The Anchorage Daily News reports that Gov. Mike Dunleavy has named former state Sen. Ben Stevens as an adviser for transportation, legislation and fishing.
Remember Ben Stevens? He’s the guy who was never charged with accepting the bribe that former Veco Vice President Rick Smith was convicted of paying him. Actually, that’s just a small part of Ben Stevens . . . checkered . . . career. Back in July 2012, WC reminded readers of Ben’s rap sheet:
Item: Ben Stevens, while representing his Anchorage constituents and Enstar Natural Gas customers in the Alaska State Senate, was also serving on the Board of Directors of Semco, Enstar’s owner. To help hide the $70,000 in politically embarrassing director’s fees from his constituents, Little Ben deferred receipt of those fees to a future date. He managed to avoid an Alaska Public Offices Commission fine for his failure to report the deferred fees, but the whole business came out.
Item: Ben Stevens, while representing his constituents in the Alaska State Senate, collected more than $240,000 in “consulting fees” for performing no documented services for his erstwhile employer, Veco. Now it may be that Little Ben was performing services; after all, former Veco Vice President Rick Smith testified under oath that Veco was bribing Ben Stevens. But the absence of any evidence of . . . legitimate . . . work by Little Ben bothered some of the more scrupulous folks at Veco, like Roger Chan and outside counsel Jack Miller.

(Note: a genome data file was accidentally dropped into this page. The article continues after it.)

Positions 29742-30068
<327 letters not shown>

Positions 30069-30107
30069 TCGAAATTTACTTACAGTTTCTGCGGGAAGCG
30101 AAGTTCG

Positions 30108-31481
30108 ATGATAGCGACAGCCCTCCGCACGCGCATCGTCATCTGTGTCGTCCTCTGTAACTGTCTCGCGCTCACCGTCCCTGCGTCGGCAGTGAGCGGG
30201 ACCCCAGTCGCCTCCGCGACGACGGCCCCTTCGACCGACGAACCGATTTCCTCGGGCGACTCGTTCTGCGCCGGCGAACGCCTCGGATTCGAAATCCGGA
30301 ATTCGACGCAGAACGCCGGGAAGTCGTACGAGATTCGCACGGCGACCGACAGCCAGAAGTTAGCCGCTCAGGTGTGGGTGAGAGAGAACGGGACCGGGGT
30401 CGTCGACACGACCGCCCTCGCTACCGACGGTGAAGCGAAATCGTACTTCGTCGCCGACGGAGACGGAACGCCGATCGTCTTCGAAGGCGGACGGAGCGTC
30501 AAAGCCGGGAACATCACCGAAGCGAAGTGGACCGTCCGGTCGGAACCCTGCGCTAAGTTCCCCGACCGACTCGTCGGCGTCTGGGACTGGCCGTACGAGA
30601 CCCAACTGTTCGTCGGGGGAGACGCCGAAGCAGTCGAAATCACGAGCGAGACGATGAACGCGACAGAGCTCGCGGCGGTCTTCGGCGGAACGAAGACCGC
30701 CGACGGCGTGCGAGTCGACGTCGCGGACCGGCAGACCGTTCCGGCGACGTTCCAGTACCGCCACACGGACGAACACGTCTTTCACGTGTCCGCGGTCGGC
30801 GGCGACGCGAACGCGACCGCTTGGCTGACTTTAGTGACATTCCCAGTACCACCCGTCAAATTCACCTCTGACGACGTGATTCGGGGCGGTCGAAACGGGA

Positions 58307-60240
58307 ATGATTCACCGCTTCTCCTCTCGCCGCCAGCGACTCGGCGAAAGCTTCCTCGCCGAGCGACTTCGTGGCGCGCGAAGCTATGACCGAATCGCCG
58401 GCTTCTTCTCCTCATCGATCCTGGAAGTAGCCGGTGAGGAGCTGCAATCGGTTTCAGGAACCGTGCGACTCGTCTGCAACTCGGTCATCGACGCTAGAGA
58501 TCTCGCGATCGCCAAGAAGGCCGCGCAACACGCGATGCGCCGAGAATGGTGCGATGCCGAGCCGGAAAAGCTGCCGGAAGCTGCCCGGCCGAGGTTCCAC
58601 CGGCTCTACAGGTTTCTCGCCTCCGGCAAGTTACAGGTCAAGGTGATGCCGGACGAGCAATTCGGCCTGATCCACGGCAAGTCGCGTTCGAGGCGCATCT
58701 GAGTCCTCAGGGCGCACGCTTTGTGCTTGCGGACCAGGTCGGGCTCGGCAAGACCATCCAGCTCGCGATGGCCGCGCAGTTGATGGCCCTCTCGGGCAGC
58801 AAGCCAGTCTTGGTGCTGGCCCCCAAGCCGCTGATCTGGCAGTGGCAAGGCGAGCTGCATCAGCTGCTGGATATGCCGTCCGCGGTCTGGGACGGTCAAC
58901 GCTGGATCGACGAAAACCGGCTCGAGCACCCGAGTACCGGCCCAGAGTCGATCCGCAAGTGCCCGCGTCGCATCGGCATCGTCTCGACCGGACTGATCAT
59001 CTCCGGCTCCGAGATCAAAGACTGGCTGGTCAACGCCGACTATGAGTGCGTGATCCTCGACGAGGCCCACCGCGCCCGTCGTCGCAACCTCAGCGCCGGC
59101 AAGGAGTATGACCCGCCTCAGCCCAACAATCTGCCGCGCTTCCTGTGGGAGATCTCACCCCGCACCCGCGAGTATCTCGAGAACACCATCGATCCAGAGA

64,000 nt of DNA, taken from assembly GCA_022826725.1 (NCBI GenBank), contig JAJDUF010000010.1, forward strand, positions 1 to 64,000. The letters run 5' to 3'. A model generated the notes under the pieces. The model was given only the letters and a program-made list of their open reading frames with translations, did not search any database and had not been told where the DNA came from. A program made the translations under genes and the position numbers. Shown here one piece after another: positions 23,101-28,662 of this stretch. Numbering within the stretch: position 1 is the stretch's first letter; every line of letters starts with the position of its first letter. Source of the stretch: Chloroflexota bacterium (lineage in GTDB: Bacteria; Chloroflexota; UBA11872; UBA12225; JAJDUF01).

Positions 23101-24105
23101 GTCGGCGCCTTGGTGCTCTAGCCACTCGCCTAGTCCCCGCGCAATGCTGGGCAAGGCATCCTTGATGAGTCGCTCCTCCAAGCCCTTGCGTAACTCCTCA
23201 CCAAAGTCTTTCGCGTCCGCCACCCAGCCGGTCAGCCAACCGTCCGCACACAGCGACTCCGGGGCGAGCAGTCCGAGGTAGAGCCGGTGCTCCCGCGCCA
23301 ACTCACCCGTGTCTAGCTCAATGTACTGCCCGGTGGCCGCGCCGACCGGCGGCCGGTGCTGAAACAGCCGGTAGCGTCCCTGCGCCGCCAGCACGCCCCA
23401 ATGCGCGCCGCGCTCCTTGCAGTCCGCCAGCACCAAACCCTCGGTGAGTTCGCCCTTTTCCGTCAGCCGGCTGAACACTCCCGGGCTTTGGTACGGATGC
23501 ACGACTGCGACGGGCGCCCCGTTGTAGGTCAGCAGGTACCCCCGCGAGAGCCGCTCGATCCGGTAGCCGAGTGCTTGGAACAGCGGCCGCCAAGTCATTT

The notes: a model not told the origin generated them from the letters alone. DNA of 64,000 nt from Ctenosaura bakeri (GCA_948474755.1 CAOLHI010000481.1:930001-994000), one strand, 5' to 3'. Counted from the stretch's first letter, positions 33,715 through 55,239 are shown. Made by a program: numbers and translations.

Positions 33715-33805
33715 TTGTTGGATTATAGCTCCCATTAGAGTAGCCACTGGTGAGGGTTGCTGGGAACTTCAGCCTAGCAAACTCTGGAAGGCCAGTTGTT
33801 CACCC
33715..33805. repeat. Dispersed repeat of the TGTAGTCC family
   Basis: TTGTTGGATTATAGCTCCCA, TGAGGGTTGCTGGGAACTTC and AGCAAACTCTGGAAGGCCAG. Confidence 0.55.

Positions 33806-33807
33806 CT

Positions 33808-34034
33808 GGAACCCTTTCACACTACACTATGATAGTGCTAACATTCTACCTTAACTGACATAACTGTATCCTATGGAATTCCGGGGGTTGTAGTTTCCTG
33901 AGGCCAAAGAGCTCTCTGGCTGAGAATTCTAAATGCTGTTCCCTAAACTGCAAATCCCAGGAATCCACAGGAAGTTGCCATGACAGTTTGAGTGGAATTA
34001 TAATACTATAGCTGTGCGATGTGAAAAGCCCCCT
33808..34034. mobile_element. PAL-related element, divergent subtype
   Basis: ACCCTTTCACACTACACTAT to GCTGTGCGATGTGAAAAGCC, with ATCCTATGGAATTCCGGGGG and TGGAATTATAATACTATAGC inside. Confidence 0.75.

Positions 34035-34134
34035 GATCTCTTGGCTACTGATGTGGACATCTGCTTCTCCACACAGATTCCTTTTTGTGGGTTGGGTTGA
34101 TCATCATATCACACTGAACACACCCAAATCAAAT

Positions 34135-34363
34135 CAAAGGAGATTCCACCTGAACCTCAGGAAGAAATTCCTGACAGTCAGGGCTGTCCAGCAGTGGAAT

Item: Ben Stevens was the unindicted co-conspirator – “Senator B” – in United States v. Kott. At least according to U.S. District Judge John Sedwick. Why “unindicted” when the FBI had recorded damning telephone conversations between Bill Allen, Veco CEO, and Little Ben? We can only speculate.
Item: Republican political gadfly Ray Metcalf has carefully documented $923,000 in “consulting fees” by fishery industry companies to Ben Stevens. Those same companies are alleged to have received more than $12 million in payments directed them by Little Ben.
Item: Ben Stevens had a confidential option to purchase a 25% interest in Adak Fisheries at the time his father, the late U.S. Senator Ted Stevens, was pushing through a bill to create a fishery allocation project. The law had the effect of great increasing Adak Fisheries value – and the value of Little Ben’s secret option. At the same time, Little Ben was on the board of directors of Aleut Enterprise Corporation, which was charged with allocation of the pollock fishery. Without disclosing the conflict of interest, Little Ben voted for a big allocation to Adak Fisheries and argued against a larger share to Aleut Corporation.
Item: In August, 2011, in the wake of the badly botched Polar Pen fiasco, Ben Stevens was told the feds wouldn’t be pursuing criminal charges against him. Why? The Feds won’t say. We can only speculate.
The Feds not only dragged their feet before not charging Stevens; they did so for so long that the statute of limitation – the time in which the State of Alaska could bring cases – expired. Ben Stevens skated. And we didn’t hear much from little Ben for a while.
Until now. So WC has to ask, what particular area of expertise does Governor Dunleavy hope to get from Ben Stevens?
How to take a bribe and not get caught?
How to get an outrageous amount of money from a charity for doing nothing, and not have any consequences?
How to get yourself in an absolute conflict of interest and not have to face the music?
How to trade on insider information?
How to run an illegal pay for play operation?
Those are the areas where Ben Stevens has skills, apparently. Which ones does Governor Dunleavy need?